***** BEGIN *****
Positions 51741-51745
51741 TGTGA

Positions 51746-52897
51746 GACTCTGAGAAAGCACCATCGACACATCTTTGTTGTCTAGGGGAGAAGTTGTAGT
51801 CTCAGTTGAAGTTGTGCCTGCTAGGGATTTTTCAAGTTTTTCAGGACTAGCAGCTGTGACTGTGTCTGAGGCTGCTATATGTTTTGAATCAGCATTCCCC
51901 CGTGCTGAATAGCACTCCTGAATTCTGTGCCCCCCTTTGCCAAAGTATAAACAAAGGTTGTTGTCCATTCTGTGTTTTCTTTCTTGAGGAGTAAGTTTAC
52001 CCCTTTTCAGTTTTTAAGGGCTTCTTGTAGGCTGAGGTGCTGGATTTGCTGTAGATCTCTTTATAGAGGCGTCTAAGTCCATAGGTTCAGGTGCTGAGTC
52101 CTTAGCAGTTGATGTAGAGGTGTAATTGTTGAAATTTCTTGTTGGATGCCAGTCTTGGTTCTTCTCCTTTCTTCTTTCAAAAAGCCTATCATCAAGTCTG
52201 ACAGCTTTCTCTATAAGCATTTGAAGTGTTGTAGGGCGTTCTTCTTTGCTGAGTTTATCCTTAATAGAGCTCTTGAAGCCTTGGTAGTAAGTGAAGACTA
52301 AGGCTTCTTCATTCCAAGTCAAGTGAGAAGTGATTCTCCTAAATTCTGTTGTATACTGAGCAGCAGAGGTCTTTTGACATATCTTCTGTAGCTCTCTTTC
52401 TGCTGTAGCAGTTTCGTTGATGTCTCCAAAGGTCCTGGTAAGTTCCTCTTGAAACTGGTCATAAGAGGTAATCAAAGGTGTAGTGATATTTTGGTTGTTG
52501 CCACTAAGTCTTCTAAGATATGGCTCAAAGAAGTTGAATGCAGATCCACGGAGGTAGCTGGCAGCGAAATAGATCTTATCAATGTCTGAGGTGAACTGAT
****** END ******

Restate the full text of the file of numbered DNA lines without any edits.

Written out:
Positions 51741-51745
51741 TGTGA

Positions 51746-52897
51746 GACTCTGAGAAAGCACCATCGACACATCTTTGTTGTCTAGGGGAGAAGTTGTAGT
51801 CTCAGTTGAAGTTGTGCCTGCTAGGGATTTTTCAAGTTTTTCAGGACTAGCAGCTGTGACTGTGTCTGAGGCTGCTATATGTTTTGAATCAGCATTCCCC
51901 CGTGCTGAATAGCACTCCTGAATTCTGTGCCCCCCTTTGCCAAAGTATAAACAAAGGTTGTTGTCCATTCTGTGTTTTCTTTCTTGAGGAGTAAGTTTAC
52001 CCCTTTTCAGTTTTTAAGGGCTTCTTGTAGGCTGAGGTGCTGGATTTGCTGTAGATCTCTTTATAGAGGCGTCTAAGTCCATAGGTTCAGGTGCTGAGTC
52101 CTTAGCAGTTGATGTAGAGGTGTAATTGTTGAAATTTCTTGTTGGATGCCAGTCTTGGTTCTTCTCCTTTCTTCTTTCAAAAAGCCTATCATCAAGTCTG
52201 ACAGCTTTCTCTATAAGCATTTGAAGTGTTGTAGGGCGTTCTTCTTTGCTGAGTTTATCCTTAATAGAGCTCTTGAAGCCTTGGTAGTAAGTGAAGACTA
52301 AGGCTTCTTCATTCCAAGTCAAGTGAGAAGTGATTCTCCTAAATTCTGTTGTATACTGAGCAGCAGAGGTCTTTTGACATATCTTCTGTAGCTCTCTTTC
52401 TGCTGTAGCAGTTTCGTTGATGTCTCCAAAGGTCCTGGTAAGTTCCTCTTGAAACTGGTCATAAGAGGTAATCAAAGGTGTAGTGATATTTTGGTTGTTG
52501 CCACTAAGTCTTCTAAGATATGGCTCAAAGAAGTTGAATGCAGATCCACGGAGGTAGCTGGCAGCGAAATAGATCTTATCAATGTCTGAGGTGAACTGAT